Winners of the Kings Cross Coke sign ... Who buys a five-metre high neon letter? Bashed elderly woman left bloodied in bed New details have emerged about the brutal bashing of an elderly woman in her Toongabbie home. Body of grandfather found at Westfield 'Shots fired'€™: when police chased the Stoccos Why I'm teaching ethics classes. Study: strong El Niño events increase height and mass of Antarctic ice shelves. From UCSD/Scripps Institution of Oceanography New study reveals strong El Niño events cause large changes in Antarctic ice shelves A new study published Jan. 8 in the journal Nature Geoscience reveals that strong El Nino events can cause significant ice loss in some Antarctic ice shelves while the opposite may occur during strong La Nina events.

El Niño and La Niña are two distinct phases of the El Niño/Southern Oscillation (ENSO), a naturally occurring phenomenon characterized by how water temperatures in the tropical Pacific periodically oscillate between warmer than average during El Niños and cooler during La Niñas. The research, funded by NASA and the NASA Earth and Space Science Fellowship, provides new insights into how Antarctic ice shelves respond to variability in global ocean and atmospheric conditions. The study was led by Fernando Paolo while a PhD graduate student and postdoc at Scripps Institution of Oceanography at the University of California San Diego. Abstract Like this:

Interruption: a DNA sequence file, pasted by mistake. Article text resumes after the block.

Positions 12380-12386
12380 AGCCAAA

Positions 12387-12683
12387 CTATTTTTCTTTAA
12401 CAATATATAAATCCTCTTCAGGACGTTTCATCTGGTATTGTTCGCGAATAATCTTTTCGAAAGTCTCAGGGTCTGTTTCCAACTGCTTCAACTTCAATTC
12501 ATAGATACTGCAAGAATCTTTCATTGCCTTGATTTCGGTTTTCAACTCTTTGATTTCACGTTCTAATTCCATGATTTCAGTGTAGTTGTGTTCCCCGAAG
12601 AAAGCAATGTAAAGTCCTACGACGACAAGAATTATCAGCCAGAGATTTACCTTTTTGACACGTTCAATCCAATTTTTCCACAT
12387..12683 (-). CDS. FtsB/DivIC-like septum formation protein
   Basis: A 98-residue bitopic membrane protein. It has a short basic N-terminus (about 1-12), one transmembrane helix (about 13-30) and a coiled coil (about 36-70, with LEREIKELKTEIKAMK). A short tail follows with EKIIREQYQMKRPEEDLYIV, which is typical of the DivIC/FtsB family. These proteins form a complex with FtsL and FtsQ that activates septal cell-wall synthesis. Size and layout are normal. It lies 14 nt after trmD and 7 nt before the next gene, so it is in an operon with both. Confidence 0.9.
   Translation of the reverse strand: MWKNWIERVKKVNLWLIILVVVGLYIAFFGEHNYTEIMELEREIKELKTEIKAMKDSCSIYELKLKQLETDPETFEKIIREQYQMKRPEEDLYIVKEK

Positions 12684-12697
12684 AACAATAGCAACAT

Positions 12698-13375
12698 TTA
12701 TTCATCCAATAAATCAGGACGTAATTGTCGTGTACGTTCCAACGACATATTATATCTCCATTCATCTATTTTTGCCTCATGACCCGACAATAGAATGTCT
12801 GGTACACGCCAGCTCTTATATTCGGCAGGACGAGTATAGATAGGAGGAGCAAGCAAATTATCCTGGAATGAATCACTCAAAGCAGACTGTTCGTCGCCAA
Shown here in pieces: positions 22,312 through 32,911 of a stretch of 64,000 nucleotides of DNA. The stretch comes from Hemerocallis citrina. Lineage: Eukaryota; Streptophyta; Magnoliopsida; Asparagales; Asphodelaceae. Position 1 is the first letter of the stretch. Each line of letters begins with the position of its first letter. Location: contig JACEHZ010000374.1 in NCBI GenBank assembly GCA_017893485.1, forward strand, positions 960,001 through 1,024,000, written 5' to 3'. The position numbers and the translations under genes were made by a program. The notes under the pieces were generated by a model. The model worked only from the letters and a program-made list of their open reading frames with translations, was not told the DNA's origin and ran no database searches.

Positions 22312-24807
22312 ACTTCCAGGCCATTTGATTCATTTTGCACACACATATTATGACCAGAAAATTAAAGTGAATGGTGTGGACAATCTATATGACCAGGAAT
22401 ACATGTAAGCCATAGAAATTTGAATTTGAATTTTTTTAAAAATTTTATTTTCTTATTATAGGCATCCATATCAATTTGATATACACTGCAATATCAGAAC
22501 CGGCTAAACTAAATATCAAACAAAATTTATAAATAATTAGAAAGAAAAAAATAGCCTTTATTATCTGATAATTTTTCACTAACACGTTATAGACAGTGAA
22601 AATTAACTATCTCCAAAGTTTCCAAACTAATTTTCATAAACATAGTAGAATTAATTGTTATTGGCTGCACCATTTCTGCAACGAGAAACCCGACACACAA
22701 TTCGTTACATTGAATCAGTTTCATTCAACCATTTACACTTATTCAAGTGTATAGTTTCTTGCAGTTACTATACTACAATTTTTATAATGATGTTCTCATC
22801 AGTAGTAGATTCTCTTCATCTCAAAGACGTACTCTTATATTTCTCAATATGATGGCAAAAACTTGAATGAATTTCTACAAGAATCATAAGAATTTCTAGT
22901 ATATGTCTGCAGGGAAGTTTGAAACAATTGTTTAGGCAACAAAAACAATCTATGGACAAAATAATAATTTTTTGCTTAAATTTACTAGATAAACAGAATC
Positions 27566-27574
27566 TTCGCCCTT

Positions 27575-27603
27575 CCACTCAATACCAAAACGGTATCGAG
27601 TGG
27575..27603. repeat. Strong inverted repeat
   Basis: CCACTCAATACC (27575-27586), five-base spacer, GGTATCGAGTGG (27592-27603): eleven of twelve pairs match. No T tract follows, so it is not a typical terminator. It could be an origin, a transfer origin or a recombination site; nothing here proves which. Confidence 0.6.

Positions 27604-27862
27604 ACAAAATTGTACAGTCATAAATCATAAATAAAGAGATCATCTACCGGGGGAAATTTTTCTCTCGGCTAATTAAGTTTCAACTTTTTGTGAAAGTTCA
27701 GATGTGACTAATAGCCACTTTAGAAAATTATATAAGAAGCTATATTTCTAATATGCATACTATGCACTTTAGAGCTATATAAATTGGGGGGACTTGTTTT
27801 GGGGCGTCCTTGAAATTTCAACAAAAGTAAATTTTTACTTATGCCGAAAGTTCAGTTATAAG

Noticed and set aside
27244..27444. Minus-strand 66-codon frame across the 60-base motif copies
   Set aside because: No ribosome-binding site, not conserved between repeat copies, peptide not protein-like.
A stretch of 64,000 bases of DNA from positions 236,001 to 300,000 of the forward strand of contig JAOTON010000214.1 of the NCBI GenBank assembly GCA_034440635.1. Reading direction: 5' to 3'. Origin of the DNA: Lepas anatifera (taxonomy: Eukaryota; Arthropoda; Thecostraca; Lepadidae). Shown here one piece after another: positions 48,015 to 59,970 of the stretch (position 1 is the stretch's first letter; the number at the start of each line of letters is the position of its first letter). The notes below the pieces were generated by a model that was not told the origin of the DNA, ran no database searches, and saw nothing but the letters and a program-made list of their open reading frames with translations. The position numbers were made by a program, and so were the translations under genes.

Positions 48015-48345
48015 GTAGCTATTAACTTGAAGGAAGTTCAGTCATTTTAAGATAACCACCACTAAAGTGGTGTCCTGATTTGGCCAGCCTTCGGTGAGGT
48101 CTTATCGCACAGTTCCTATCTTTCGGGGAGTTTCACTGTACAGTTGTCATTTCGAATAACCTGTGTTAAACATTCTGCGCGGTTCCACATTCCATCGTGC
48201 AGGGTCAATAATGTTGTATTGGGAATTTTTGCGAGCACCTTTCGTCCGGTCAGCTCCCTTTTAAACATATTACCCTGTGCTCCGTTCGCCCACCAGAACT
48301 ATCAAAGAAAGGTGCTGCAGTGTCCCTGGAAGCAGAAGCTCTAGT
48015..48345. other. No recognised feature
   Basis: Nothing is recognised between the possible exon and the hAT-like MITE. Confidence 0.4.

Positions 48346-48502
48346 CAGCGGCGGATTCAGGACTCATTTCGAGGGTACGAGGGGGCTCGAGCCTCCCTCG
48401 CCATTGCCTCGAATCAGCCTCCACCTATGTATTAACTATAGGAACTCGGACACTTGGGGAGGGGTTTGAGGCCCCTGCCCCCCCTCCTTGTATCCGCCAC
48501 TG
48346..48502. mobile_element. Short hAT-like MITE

Why Antarctica's sea ice cover is so low (and no, it's not just about climate change) Sea ice cover in Antarctica shrank rapidly to a record low in late 2016 and has remained well below average. But what’s behind this dramatic melting and low ice cover since? Our two articles published earlier this month suggest that a combination of natural variability in the atmosphere and ocean were to blame, though human-induced climate change may also play a role.

Read more: Record high to record low: what on earth is happening to Antarctica's sea ice? What happened to Antarctic sea ice in 2016? Antarctic sea ice is frozen seawater, usually less than a few metres thick. Sea ice cover in Antarctica is crucial to the global climate and marine ecosystems and satellites have been monitoring it since the late 1970s. Read more: Expanding sea ice is causing headaches for Antarctic stations However, in late 2016 Antarctic sea ice dramatically and rapidly melted reaching a record low. Hunting for clues Sea ice cover around Antarctica varies a lot from one year or decade to the next. Far Southern Ocean cools. Kiss Goodbye to polar amplication around Antarctica. A map of the sea surface zone that has cooled since 1979 — from 56S – 72S . It’s a pretty big area. Click to enlarge. For years the IPCC have said that warming would be amplified at the poles. They warned us things would heat up twice as fast, which would melt sea ice.

The oceans surface in turn would switch from being reflective white to a dark absorbing deep blue. Enormous amounts of energy would then flow into the ocean instead of being reflected back out to space. As the Arctic warmed, the merchants of doom were keen to tell us how how right they were and this was evidence of man-made warming. Mike Jonas has done what the IPCC should have been doing — investigating the trends in the Sea Surface Temperature in the polar latitudes with satellite records. It’s more evidence that things are seriously wrong in the global models. As McKitrick and Christy point out: Jo Author: M Jonas (Cover note of submission) Author’s affiliations: None Abstract Abbreviations 2.1 The Mechanism Figure 1. (a) (b) Claim: wind change around Antarctica may hasten sea level rise. New research shows projected changes in the winds circling the Antarctic may accelerate global sea level rise significantly more than previously estimated.